Python knows variety of compound data types, wont to group together other values. the foremost versatile is that the list, which may be written as an inventory of comma-separated values (items) between square brackets. Lists might contain items of various types, but usually the things all have an equivalent type.
How to find the index of an element in a list
The list API contains index as an weak component. Henceit checks every element of the list in order, until it finds a match so that it have linear time-complexity in list length.
list.index(x[, start[, end]])
Return zero-based index within the list of the primary item whose value is adequate to x. Raises a ValueError if there's no such item.
The optional arguments start and end are interpreted as within the slice notation and are wont to limit the search to a specific subsequence of the list. The returned index is computed relative to the beginning of the complete sequence instead of the start argument. For example:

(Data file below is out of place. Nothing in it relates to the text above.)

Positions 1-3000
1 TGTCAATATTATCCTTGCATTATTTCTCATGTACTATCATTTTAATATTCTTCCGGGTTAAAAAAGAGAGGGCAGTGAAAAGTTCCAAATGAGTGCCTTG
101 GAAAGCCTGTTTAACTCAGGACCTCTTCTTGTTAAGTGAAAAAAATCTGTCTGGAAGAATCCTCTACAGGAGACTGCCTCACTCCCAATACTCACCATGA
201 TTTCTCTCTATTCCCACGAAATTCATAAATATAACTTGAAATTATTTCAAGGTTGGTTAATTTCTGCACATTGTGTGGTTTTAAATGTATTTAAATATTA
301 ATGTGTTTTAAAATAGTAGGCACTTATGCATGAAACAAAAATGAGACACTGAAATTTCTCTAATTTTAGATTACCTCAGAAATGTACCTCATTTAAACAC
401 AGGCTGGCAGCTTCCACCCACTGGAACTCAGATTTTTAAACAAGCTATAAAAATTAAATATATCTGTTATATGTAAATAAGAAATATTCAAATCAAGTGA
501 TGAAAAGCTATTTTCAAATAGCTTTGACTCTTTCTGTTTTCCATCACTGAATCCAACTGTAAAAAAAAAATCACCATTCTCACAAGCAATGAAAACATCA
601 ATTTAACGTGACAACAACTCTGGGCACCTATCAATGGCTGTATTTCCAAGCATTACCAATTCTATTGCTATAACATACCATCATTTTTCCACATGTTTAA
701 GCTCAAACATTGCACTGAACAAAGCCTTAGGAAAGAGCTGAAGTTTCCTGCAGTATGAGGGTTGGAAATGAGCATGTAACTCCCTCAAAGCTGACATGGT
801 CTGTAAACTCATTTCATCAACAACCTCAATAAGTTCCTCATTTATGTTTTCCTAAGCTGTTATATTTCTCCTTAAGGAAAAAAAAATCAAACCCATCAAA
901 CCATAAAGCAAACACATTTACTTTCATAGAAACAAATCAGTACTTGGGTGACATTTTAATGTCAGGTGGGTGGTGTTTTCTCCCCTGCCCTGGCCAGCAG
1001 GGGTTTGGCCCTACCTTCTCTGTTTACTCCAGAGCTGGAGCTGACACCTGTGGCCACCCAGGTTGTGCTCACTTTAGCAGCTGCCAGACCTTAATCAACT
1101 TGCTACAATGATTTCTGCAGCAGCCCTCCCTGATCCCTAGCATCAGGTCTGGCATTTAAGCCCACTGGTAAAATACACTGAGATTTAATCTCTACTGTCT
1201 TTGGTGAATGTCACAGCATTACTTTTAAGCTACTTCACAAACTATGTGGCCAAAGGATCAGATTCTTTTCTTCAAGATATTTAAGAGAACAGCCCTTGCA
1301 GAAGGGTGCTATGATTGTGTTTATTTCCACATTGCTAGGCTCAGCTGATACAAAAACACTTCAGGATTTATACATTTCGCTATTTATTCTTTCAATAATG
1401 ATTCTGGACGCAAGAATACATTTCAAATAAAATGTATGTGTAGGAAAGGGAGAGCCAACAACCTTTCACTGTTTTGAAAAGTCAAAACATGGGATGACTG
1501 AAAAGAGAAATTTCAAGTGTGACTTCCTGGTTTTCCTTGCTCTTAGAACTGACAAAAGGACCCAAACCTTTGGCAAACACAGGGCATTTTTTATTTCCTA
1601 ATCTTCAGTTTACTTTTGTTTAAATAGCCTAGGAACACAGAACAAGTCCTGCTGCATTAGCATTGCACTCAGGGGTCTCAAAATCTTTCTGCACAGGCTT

>>> ["foo", "bar", "baz"].index("bar")
If there expectation to need indices of more matches, then it should use a list comprehension, or generator expression.
>>> [1, 1].index(1)
>>> [i for i, e in enumerate([1, 2, 1]) if e == 1]
>>> g = (i for i, e in enumerate([1, 2, 1]) if e == 1)
If your list is long, and you do not know roughly where within the list it occurs, this search could become a bottleneck. therein case, you ought to consider a special arrangement.